This image shows the process by which Photosystem I in thermophilic blue-green algae can be catalyzed by platinum to produce a sustainable source of hydrogen.
In the quest to make hydrogen as a clean alternative fuel source, researchers have been stymied about how to create usable hydrogen that is clean and sustainable without relying on an intensive, high-energy process that outweighs the benefits of not using petroleum to power vehicles.
New findings from a team of researchers from the University of Tennessee, Knoxville, and Oak Ridge National Laboratory, however, show that photosynthesis – the process by which plants regenerate using energy from the sun – may function as that clean, sustainable source of hydrogen.
The team, led by Barry Bruce, a professor of biochemistry and cellular and molecular biology at UT Knoxville, found that the inner machinery of photosynthesis can be isolated from certain algae and, when coupled with a platinum catalyst, is able to produce a steady supply of hydrogen when exposed to light.
The findings are outlined in a recent issue of the journal Nature Nanotechnology.
Bruce, who serves as the associate director for UT Knoxville’s Sustainable Energy and Education Research Center, notes that we already get most of our energy from photosynthesis, albeit indirectly.
The fossil fuels of today were once, millions of years ago, energy-rich plant matter whose growth also was supported by the sun via the process of photosynthesis. There have been efforts to shorten this process, namely through the creation of biomass fuels that harvest plants and covert their hydrocarbons into ethanol or biodiesel.
“Biofuel as many people think of it now — harvesting plants and converting their woody material into sugars which get distilled into combustible liquids — probably cannot replace gasoline as a major source of fuel,” said Bruce. “We found that our process is more direct and has the potential to create a much larger quantity of fuel using much less energy, which has a wide range of benefits.”
A major benefit of Bruce’s method is that it cuts out two key middlemen in the process of using plants’ solar conversion abilities. The first middle man is the time required for a plant to capture solar energy, grow and reproduce, then die and eventually become fossil fuel. The second middle man is energy, in this case the substantial amount of energy required to cultivate, harvest and process plant material into biofuel. Bypassing these two options and directly using the plant or algae’s built-in solar system to create clean fuel can be a major step forward.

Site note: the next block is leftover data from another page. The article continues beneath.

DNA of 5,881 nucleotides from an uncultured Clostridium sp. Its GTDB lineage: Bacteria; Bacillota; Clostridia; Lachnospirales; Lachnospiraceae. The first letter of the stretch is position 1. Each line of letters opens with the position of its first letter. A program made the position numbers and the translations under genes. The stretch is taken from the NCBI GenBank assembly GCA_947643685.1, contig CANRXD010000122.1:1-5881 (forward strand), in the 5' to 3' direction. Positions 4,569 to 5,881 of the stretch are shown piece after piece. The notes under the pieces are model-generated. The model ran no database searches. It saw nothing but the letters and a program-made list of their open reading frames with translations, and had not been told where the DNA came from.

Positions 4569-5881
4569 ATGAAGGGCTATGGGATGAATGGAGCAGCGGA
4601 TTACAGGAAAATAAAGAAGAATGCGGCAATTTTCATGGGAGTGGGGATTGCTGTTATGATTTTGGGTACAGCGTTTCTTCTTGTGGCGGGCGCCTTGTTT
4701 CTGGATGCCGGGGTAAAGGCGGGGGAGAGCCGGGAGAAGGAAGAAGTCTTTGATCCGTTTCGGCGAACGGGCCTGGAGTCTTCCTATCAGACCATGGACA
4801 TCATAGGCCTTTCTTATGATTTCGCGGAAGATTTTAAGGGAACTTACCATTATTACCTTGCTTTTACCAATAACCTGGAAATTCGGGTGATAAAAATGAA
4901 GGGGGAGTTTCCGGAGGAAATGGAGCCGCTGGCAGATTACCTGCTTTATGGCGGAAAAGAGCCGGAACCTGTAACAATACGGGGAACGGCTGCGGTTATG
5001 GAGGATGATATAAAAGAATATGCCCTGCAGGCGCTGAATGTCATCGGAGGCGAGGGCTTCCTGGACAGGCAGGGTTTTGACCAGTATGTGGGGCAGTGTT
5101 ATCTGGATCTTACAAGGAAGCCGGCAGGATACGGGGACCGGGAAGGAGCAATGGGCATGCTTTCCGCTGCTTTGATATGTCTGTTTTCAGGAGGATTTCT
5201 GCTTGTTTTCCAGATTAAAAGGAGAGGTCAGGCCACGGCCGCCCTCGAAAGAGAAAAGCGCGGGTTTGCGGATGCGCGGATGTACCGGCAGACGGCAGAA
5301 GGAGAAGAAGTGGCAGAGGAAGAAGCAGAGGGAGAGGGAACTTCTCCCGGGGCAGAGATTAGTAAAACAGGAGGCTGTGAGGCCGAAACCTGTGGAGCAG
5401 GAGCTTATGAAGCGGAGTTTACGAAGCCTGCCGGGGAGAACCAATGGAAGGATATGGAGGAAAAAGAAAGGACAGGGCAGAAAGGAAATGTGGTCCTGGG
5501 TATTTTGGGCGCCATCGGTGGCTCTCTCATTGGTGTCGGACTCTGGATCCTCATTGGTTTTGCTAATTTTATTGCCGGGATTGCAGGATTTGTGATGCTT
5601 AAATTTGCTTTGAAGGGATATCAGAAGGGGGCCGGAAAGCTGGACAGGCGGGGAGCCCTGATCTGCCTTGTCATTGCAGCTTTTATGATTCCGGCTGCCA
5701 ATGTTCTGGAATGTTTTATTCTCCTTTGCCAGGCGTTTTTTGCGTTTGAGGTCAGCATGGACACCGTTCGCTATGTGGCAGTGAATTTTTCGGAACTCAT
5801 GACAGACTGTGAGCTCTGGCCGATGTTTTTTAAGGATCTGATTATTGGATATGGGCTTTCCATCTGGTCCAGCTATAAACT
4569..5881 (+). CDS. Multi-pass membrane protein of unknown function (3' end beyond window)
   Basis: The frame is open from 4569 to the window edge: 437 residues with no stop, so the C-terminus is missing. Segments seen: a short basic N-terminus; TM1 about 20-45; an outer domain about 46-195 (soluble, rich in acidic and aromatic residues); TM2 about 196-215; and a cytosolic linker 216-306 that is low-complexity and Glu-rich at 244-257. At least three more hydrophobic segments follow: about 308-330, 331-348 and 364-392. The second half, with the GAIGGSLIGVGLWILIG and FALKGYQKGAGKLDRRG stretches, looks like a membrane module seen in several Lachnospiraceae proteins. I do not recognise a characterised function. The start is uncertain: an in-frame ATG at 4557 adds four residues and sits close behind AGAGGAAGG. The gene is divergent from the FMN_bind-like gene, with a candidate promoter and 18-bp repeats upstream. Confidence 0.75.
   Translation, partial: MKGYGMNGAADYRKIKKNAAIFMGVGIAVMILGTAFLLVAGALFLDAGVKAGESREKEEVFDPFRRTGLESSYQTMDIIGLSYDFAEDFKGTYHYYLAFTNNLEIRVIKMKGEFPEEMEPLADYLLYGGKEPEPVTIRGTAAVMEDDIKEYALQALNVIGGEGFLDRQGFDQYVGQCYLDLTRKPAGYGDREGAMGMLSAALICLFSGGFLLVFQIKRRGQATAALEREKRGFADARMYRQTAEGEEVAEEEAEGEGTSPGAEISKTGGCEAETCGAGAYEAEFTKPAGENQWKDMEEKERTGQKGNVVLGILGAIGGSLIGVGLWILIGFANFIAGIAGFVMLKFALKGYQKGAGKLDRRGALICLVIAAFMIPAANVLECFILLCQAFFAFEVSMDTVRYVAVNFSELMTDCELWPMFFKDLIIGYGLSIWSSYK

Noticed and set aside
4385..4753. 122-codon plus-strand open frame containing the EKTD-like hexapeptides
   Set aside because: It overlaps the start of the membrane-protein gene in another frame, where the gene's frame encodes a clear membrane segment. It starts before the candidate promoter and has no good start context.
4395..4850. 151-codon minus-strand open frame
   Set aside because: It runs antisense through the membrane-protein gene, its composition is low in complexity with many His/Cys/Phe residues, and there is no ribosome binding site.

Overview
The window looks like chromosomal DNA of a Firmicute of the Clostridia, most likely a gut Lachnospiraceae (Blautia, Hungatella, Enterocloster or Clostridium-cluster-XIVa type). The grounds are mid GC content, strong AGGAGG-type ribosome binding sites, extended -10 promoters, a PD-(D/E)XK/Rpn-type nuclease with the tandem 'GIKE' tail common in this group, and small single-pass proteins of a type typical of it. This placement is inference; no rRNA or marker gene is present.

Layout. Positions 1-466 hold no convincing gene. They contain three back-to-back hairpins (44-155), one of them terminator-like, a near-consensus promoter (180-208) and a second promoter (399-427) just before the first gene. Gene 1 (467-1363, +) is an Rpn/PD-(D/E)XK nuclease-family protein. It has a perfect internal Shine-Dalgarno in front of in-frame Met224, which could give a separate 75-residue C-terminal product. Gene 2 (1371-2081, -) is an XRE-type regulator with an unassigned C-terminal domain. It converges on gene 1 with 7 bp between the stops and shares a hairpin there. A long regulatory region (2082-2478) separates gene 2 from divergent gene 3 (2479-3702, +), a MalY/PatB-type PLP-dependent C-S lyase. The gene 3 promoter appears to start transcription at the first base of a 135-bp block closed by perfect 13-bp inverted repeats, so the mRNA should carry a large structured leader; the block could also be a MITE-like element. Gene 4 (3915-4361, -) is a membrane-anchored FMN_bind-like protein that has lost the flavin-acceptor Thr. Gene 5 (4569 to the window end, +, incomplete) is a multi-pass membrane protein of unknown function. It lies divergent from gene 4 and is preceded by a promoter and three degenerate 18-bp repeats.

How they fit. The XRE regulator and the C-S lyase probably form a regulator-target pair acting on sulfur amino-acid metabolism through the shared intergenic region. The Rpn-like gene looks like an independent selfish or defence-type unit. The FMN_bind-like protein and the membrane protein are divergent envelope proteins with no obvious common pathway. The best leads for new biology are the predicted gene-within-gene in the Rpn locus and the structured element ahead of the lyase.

Other scientists have studied the possibility of using photosynthesis as a hydrogen source, but have not yet found a way to make the reaction occur efficiently at the high temperatures that would exist in a large system designed to harness sunlight.
Bruce and his colleagues found that by starting with a thermophilic blue-green algae, which favors warmer temperatures, they could sustain the reaction at temperatures as high as 55 degrees C, or 131 degrees F. That is roughly the temperature in arid deserts with high solar irradiation, where the process would be most productive. They also found the process was more than 10 times more efficient as the temperature increased.
“As both a dean and a chemist, I am very impressed with this recent work by Professor Bruce and his colleagues,” said Bruce Bursten, dean of UT Knoxville’s College of Arts and Sciences. “Hydrogen has the potential to be the cleanest fuel alternative to petroleum, with no greenhouse gas production, and we need new innovations that allow for hydrogen to be readily produced from non-hydrocarbon sources. Professor Bruce and his team have provided a superb example of how excellence in basic research can contribute significantly to technological and societal advances.”
Co-authors on the paper along with Bruce include Infeyinwa Iwuchukwu, a UT Knoxville graduate student in chemical and biomolecular engineering; Michael Vaughn, a research technician; Natalie Myers, a UT Knoxville graduate student in microbiology; Hugh O’Neill, a UT Knoxville-ORNL research professor and Paul Frymier, a UT Knoxville professor of chemical and biomolecular engineering.
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